Oakland Unified School District board members at an August meeting. Credit: Kathryn Styer Martínez

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Have Questions about OUSD’s budget?

Check out The Oaklandside’s guide to understanding OUSD’s finances and the situation the district is facing right now. 

The Oakland Unified School District board has just a few weeks to decide how to slash nearly $50 million from its budget for the 2022-2023 school year.

Lower student attendance rates due to the pandemic, plus a desire from district leaders to increase compensation for all staff means that OUSD is facing higher expenses and lower revenues over the next few years, if these patterns continue. 

Additional pressure from the Alameda County Office of Education means that if the school board can’t come to a decision, their salaries, and the superintendent’s, could be withheld.

On Jan. 12, the board had its first discussion about balancing the budget, led by superintendent Kyla Johnson-Trammell and her staff, who are recommending $49.3 million in cuts

Structural problems have caused budget shortfalls for years

Johnson-Trammell first laid out the priorities for the district during this process: offering modern classes for students like language and computer science programs, work-based learning and dual enrollment for high school students, while providing mental health and academic support, and investing in the district’s workforce.

According to Johnson-Trammell, there are structural challenges straining the school system’s finances and threatening these priorities. When compared to the 50 largest school districts in California, Oakland has the highest ratio of schools to students (80 schools for roughly 34,000 students), and the third-highest number of teachers per student. With fewer students spread across more schools, the district has to spend more money on operations. District leaders have argued that reducing the ratio of schools to students can save money, and on Wednesday, the school board also voted to bring back the possibility of permanent school closures or mergers.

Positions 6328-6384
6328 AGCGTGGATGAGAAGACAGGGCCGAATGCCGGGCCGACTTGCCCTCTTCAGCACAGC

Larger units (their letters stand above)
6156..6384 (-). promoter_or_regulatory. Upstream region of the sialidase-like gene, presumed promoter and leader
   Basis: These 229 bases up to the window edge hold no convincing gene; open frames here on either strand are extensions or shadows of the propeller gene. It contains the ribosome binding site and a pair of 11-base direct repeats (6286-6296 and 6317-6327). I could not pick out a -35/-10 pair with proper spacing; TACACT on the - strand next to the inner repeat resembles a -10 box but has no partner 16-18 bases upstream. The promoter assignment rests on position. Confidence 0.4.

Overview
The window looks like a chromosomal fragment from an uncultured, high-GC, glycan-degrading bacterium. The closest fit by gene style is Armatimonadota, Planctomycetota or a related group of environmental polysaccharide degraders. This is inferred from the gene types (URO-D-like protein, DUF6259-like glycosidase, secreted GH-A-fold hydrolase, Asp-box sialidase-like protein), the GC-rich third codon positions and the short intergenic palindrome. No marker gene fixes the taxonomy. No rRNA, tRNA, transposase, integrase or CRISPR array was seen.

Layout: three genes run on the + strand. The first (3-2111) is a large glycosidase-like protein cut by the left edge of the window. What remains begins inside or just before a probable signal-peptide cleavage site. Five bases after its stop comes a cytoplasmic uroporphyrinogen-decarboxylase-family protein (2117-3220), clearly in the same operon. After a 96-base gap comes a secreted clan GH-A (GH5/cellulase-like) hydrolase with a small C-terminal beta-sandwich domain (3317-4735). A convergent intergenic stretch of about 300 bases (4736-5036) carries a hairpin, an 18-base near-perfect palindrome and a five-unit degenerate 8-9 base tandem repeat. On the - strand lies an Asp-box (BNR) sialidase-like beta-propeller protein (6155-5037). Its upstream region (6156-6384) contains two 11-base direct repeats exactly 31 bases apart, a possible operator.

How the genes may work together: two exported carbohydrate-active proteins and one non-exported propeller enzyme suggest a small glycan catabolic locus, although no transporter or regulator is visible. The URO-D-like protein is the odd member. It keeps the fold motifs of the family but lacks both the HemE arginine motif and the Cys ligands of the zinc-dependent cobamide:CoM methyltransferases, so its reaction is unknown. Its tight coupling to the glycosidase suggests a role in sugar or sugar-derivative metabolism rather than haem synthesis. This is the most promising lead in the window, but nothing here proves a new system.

Oakland Unified also has the lowest average teacher salary, and its teachers have the lowest average years of teaching experience, despite the fact that the district spends more on teacher salaries than 85% of peer districts. Thirty-seven percent, or 867, of K-12 teachers in OUSD have five years of experience or fewer, and 61% have less than 10 years of experience. In California, the average teacher has 12 years of experience

“Bottom line: Unless we address a long-standing structural issue, we will continue to undermine our mission and vision, and full-service community school model, and be forced to maintain fiscal solvency through further reductions in subsequent years,” Johnson-Trammell said. 

Central to the district’s budget problems is the “base fund,” a pot of money OUSD uses to pay for salaries and benefits, among other things. District leaders say they want to prioritize salary increases, but base fund dollars, which come from the state, are contingent upon the district’s average student daily attendance numbers (ADA), which have been in decline. When OUSD created the budget for the current school year, the district used ADA from the 2019-2020 school year, which was 33,911. Because the pandemic has caused big declines in student attendance, California has allowed districts to use ADA from previous years for the last two budgets. But for the upcoming school year and beyond, districts must use current numbers. 

For the 2022-2023 school year, the district has assumed that ADA would be 30,551, or 92% of the total projected number of enrolled students. Currently, however, ADA is 90%, a small difference, but large enough to create a multi-million dollar budget gap. And ADA projections could drop further, said Lisa Grant-Dawson, the district’s chief business officer, if current attendance rates don’t increase. This means that the state will be sending OUSD less revenue in future years.

District staff are proposing transfers and cuts to balance the budget